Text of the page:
jm + via:twitter   2

Physical spam using cheap Bluetooth beacons spotted in the wild
Buzz Andersen on Twitter: "Crazy thing: my friends who run a high traffic coffee shop just found this thing under their bar. It turns out to be a super cheap Chinese Bluetooth LE beacon.… https://t.co/pecNBCR86u"
bluetooth  spam  via:twitter  alibaba  eddystone  ads 
15 days ago by jm
Striped (Guava: Google Core Libraries for Java 13.0.1 API)
Nice piece of Guava concurrency infrastructure in the latest release:
A striped Lock/Semaphore/ReadWriteLock. This offers the underlying lock striping similar to that of ConcurrentHashMap in a reusable form, and extends it for semaphores and read-write locks. Conceptually, lock striping is the technique of dividing a lock into many stripes, increasing the granularity of a single lock and allowing independent operations to lock different stripes and proceed concurrently, instead of creating contention for a single lock.<br>

The guarantee provided by this class is that equal keys lead to the same lock (or semaphore), i.e. if (key1.equals(key2)) then striped.get(key1) == striped.get(key2) (assuming Object.hashCode() is correctly implemented for the keys). Note that if key1 is not equal to key2, it is not guaranteed that striped.get(key1) != striped.get(key2); the elements might nevertheless be mapped to the same lock. The lower the number of stripes, the higher the probability of this happening.<br>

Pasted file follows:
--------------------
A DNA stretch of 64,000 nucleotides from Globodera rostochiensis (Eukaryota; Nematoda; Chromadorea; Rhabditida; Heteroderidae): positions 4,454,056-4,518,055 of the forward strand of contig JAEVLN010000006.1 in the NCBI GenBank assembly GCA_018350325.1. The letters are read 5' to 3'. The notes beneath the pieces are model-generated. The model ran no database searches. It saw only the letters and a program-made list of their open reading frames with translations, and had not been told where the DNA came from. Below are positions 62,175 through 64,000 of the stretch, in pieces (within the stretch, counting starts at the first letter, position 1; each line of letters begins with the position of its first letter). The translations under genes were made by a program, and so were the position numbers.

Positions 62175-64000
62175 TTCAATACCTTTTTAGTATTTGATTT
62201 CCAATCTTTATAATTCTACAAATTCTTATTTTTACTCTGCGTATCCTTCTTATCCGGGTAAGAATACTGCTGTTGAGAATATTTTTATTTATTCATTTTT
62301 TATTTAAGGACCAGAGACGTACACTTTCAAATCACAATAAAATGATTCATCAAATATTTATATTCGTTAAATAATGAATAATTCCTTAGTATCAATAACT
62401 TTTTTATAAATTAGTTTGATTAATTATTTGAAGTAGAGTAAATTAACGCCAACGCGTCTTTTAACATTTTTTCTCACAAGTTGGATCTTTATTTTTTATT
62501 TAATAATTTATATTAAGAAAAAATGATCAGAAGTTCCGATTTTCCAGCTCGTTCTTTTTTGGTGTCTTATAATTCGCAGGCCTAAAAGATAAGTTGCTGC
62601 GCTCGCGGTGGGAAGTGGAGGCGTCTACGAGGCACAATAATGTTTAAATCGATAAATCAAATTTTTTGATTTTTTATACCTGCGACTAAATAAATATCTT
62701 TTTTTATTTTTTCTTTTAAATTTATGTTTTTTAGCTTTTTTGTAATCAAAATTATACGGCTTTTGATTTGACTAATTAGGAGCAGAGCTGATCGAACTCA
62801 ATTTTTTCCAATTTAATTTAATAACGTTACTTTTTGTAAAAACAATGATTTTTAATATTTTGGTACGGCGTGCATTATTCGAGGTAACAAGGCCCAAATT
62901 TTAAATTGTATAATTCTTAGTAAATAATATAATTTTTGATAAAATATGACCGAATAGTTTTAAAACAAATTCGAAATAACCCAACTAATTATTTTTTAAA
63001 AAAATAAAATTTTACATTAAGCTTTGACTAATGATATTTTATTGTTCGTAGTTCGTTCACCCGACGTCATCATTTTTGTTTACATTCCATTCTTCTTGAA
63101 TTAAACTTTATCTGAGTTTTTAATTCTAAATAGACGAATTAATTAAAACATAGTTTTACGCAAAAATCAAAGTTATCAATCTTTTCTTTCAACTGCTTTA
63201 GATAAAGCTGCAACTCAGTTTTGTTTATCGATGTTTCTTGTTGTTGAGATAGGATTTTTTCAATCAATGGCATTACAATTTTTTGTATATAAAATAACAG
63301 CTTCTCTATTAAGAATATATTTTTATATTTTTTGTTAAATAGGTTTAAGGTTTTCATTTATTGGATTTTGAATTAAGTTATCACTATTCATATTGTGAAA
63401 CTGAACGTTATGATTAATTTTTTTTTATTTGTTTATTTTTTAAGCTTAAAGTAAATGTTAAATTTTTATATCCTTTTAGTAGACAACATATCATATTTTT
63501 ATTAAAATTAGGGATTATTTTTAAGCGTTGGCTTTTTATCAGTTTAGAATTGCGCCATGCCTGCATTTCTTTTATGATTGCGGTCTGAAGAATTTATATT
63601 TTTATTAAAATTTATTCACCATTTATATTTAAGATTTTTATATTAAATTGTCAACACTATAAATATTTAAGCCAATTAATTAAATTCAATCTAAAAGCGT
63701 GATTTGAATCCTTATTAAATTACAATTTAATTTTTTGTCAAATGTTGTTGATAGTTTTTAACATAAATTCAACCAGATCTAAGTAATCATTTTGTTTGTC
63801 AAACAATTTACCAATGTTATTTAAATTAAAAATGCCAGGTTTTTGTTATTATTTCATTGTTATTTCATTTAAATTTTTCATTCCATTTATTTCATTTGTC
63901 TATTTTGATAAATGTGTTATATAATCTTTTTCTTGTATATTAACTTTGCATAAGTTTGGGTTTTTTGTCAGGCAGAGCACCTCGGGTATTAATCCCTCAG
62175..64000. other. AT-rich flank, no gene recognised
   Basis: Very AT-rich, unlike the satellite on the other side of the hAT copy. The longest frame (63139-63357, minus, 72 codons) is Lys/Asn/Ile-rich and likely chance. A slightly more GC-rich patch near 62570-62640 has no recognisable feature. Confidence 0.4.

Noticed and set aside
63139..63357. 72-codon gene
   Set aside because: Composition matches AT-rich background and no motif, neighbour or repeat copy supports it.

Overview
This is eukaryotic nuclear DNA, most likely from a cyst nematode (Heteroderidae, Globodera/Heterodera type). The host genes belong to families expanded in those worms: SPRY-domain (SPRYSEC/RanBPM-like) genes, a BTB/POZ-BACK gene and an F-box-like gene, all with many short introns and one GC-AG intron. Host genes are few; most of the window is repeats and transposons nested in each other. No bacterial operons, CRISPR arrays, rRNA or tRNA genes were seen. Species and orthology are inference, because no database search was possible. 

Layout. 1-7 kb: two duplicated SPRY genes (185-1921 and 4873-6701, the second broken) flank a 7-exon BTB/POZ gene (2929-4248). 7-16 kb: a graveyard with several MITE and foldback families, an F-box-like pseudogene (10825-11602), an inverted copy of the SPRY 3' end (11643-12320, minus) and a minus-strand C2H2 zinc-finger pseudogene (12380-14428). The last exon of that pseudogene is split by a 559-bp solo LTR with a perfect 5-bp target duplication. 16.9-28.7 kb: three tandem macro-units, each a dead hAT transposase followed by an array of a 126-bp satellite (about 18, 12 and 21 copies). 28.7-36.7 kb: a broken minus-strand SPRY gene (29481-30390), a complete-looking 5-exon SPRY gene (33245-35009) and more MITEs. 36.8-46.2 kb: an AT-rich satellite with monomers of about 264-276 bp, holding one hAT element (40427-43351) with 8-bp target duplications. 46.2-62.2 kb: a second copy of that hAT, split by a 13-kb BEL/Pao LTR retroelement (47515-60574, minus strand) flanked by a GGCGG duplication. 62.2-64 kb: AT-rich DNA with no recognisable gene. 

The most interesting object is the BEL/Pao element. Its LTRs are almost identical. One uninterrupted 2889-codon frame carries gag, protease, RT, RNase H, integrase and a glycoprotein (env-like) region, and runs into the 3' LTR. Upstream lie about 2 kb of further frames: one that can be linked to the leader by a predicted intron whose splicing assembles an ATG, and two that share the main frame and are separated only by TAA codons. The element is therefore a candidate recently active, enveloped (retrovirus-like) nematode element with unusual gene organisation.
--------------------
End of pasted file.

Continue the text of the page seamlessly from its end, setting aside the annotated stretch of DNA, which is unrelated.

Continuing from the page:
Prior to this class, one might be tempted to use Map<K, Lock>, where K represents the task. This maximizes concurrency by having each unique key mapped to a unique lock, but also maximizes memory footprint. On the other extreme, one could use a single lock for all tasks, which minimizes memory footprint but also minimizes concurrency. Instead of choosing either of these extremes, Striped allows the user to trade between required concurrency and memory footprint. For example, if a set of tasks are CPU-bound, one could easily create a very compact Striped<Lock> of availableProcessors() * 4 stripes, instead of possibly thousands of locks which could be created in a Map<K, Lock> structure.
locking  concurrency  java  guava  semaphores  coding  via:twitter 
september 2012 by jm

Copy this bookmark:



description:


tags: